str += 'color sensor: \n   reflectedLightIntensity: ' + colorsensor.reflectedLightIntensity + '\n';
            str += '   ambientLightIntensity: ' + colorsensor.ambientLightIntensity + '\n';
            str += '   color: ' + colorsensor.color + '\n';
            str += '   red: ' + colorsensor.red + '\n';
            str += '   green: ' + colorsensor.green + '\n';
            str += '   blue: ' + colorsensor.blue + '\n';
            tablee[i] = JSON.stringify({
                Sensor: 'ColorSensor',
                reflectedLightIntensity: colorsensor.reflectedLightIntensity,
                ambientLightIntensity: colorsensor.ambientLightIntensity,
                color: colorsensor.color,
                red: colorsensor.red,
                green: colorsensor.green,
                blue: colorsensor.blue
            });
            i++;
        }
        if (UltrasonicSensor.connected) {
            str += 'UltrasonicSensor: \n   distanceCentimeters' + UltrasonicSensor.distanceCentimeters + '\n';
            str += '   otherSensorPresent: ' + UltrasonicSensor.otherSensorPresent + '\n';
            tablee[i] = JSON.stringify({
                Sensor: 'UltrasonicSensor',
                distanceCentimeters: UltrasonicSensor.reflectedLightIntensity,
                otherSensorPresent: UltrasonicSensor.ambientLightIntensity
            });
            i++;
        }
        if (InfraredSensor.connected) {
            str += 'InfraredSensor: \n   proximity: ' + InfraredSensor.proximity + '\n';
            tablee[i] = JSON.stringify({
                Sensor: 'InfraredSensor',
                proximity: InfraredSensor.proximity
            });
            i++;
        }
        if (SoundSensor.connected) {
            str += 'SoundSensor: \n   soundPressure: ' + SoundSensor.soundPressure + '\n';
            str += '   soundPressureLow: ' + SoundSensor.soundPressureLow + '\n';
            tablee[i] = JSON.stringify({
                Sensor: 'SoundSensor',
                soundPressure: SoundSensor.soundPressure,
                soundPressureLow: SoundSensor.soundPressureLow
            });
            i++;
        }
        sendmsg(JSON.stringify({
                tablee
            }));

        res.writeHead(200, { 'Content-Type': 'text/plain' });
        res.end(str);
    } else
{
        res.writeHead(200, { 'Content-Type': 'text/plain' });
        res.end('Try /battery /sensor \n');
    }
}).listen(port);

function sendmsg(data) {
    var client = device.Client.fromConnectionString(connectionString);
    var message = new device.Message(data);
    message.properties.add('NXTsensors', 'sensorData');
    console.log("Sending message: " + message.getData());
    client.sendEvent(message, printResultFor('send'));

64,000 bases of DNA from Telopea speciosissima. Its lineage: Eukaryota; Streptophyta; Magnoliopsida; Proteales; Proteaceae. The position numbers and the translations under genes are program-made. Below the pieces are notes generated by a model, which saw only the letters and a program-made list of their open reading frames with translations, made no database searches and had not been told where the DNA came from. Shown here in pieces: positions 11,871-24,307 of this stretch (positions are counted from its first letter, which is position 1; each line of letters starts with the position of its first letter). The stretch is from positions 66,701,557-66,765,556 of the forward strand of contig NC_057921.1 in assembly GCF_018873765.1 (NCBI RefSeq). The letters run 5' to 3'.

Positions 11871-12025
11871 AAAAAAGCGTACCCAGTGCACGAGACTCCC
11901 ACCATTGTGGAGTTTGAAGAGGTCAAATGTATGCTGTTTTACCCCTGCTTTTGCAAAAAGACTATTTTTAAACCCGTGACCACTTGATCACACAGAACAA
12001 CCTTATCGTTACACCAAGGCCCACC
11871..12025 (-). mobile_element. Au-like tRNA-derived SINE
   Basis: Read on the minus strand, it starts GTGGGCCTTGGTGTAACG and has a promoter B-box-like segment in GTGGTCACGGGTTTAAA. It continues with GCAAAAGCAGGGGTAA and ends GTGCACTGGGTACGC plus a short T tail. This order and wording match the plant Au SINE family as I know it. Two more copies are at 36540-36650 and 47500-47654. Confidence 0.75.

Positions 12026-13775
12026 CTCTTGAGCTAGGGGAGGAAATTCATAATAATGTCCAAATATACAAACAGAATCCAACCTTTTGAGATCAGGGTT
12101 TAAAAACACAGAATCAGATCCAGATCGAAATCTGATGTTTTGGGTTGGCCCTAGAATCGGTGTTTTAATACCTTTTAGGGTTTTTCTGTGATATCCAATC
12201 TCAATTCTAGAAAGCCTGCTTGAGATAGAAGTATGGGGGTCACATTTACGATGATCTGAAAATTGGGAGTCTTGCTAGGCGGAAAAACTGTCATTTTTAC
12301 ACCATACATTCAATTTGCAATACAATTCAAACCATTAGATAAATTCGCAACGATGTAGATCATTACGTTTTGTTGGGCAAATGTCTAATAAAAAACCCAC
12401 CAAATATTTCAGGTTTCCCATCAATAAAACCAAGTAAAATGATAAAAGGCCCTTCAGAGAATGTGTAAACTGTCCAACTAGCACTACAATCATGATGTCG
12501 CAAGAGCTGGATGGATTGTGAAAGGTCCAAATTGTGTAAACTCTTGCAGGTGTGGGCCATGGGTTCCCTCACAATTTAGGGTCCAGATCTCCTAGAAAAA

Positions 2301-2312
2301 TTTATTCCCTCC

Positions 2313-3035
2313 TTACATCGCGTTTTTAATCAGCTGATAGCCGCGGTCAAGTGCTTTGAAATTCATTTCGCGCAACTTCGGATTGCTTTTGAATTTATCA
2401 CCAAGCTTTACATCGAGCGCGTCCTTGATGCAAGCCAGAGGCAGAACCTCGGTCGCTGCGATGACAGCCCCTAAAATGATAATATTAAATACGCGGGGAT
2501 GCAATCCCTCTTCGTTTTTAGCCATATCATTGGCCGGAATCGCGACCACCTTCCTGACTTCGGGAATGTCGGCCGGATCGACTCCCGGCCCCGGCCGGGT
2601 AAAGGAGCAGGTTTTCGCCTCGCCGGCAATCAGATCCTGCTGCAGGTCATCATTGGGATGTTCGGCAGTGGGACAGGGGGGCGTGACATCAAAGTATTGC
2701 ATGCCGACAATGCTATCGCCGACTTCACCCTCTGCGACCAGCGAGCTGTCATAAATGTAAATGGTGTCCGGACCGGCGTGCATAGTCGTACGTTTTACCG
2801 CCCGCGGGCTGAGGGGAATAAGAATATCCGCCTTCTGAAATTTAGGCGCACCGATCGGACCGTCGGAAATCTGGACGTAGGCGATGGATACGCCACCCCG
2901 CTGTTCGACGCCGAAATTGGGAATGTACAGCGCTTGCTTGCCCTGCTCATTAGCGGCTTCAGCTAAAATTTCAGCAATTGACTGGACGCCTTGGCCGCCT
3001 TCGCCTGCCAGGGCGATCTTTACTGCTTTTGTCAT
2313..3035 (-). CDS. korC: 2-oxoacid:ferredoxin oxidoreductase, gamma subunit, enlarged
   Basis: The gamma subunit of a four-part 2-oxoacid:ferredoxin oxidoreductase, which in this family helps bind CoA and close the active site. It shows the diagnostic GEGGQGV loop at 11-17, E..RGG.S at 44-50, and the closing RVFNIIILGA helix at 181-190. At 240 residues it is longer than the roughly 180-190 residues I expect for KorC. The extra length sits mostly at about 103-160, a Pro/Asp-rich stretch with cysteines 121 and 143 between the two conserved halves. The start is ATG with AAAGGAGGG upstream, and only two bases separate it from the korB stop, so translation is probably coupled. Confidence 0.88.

}

function printResultFor(op) {
    return function printResult(err, res) {
             if (err) console.log(op + ' error: ' + err.toString());
             if (res && (res.statusCode !== 204)) console.log(op + ' status: ' + res.statusCode + ' ' + res.statusMessage);
       
    };
}

The code is quite simple, I do return, as text, in the page, the sensors and their states. At the same time I’m building a JSON table containing the sensors data.

The function sendmsg is sending the data to Azure IoT Hub. This part of the code coming from the sample code you can find in the excellent SDK (it’s the simple http one). In the code, replace the XXX in the connection string by your IoµT Hub, make sure the name of your device is NXT or replace NXT by the name of device you want to use. Don’t forget to create a device before if needed. And of course, the primary key of the device.

Now, compile everything, deploy the server.js file to the device, run “node server.js” and wait 30 seconds. In a browser, you can now access the NXT brick on port 1337 like http://ipaddress:1337/ (replace ipaddress by the IP address of your ev3). It will return: Try /battery /sensor

the /sensor returns in my case:

image

/battery returns:

image

On the device side, you can check that the data has been sent:

image

What about Azure IoT Hub? Well, just use the Device Explorer (see my previous article on where to get it and how to use it). Run the Device Explorer and connect it to your IoT Hub before trying /sensor and /battery.

image

And voilà Sourire we made it Sourire The Lego Mindstorms ev3 is now connected to Azure IoT Hub using node.js and able to send data to Azure.

Bottom line: when you have sources of and SDK, don’t be afraid to adapt, change and modify what you need for your own platform. I did it with the Azure IoT SDK because my node.js version was too old to fully run it. And I did it with the ev3dev package as it was outdated and there were couple of bugs in it.

As always, feedbacks welcome!


Comments (2)

  1. Luca says:

    thx for this article.. only 1 question.. How you connected the EV3 to a power supply ?

    1. Laurelle says:

      manually with cables 🙂 just on the battery pack directly with a 9V transformer